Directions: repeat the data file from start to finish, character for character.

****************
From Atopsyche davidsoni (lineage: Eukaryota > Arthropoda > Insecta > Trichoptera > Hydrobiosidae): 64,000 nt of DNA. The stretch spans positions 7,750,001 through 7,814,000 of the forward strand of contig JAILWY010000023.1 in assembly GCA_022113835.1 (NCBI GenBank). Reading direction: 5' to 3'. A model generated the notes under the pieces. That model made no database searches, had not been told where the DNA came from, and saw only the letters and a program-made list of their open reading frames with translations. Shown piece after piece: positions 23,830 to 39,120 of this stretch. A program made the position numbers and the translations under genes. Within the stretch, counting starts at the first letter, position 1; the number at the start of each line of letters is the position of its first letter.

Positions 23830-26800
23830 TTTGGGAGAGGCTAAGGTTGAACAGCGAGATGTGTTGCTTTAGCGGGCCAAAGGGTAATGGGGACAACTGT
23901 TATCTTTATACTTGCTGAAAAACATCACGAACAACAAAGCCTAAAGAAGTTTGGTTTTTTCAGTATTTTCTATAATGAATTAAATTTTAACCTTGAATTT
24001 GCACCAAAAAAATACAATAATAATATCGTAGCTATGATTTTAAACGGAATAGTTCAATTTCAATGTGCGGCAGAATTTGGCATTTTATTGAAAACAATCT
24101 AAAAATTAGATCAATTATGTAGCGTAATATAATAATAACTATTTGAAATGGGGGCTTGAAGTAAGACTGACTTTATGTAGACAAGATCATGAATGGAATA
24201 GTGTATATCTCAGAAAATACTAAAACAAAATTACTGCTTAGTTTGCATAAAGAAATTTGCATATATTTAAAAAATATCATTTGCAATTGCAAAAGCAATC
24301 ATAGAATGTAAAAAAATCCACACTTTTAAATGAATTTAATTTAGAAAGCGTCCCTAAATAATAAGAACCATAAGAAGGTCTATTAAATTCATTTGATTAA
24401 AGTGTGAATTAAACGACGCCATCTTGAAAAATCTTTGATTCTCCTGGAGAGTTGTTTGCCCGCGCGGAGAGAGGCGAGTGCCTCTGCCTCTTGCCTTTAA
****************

From Atopsyche davidsoni (lineage: Eukaryota > Arthropoda > Insecta > Trichoptera > Hydrobiosidae): 64,000 nt of DNA. The stretch spans positions 7,750,001 through 7,814,000 of the forward strand of contig JAILWY010000023.1 in assembly GCA_022113835.1 (NCBI GenBank). Reading direction: 5' to 3'. A model generated the notes under the pieces. That model made no database searches, had not been told where the DNA came from, and saw only the letters and a program-made list of their open reading frames with translations. Shown piece after piece: positions 23,830 to 39,120 of this stretch. A program made the position numbers and the translations under genes. Within the stretch, counting starts at the first letter, position 1; the number at the start of each line of letters is the position of its first letter.

Positions 23830-26800
23830 TTTGGGAGAGGCTAAGGTTGAACAGCGAGATGTGTTGCTTTAGCGGGCCAAAGGGTAATGGGGACAACTGT
23901 TATCTTTATACTTGCTGAAAAACATCACGAACAACAAAGCCTAAAGAAGTTTGGTTTTTTCAGTATTTTCTATAATGAATTAAATTTTAACCTTGAATTT
24001 GCACCAAAAAAATACAATAATAATATCGTAGCTATGATTTTAAACGGAATAGTTCAATTTCAATGTGCGGCAGAATTTGGCATTTTATTGAAAACAATCT
24101 AAAAATTAGATCAATTATGTAGCGTAATATAATAATAACTATTTGAAATGGGGGCTTGAAGTAAGACTGACTTTATGTAGACAAGATCATGAATGGAATA
24201 GTGTATATCTCAGAAAATACTAAAACAAAATTACTGCTTAGTTTGCATAAAGAAATTTGCATATATTTAAAAAATATCATTTGCAATTGCAAAAGCAATC
24301 ATAGAATGTAAAAAAATCCACACTTTTAAATGAATTTAATTTAGAAAGCGTCCCTAAATAATAAGAACCATAAGAAGGTCTATTAAATTCATTTGATTAA
24401 AGTGTGAATTAAACGACGCCATCTTGAAAAATCTTTGATTCTCCTGGAGAGTTGTTTGCCCGCGCGGAGAGAGGCGAGTGCCTCTGCCTCTTGCCTTTAA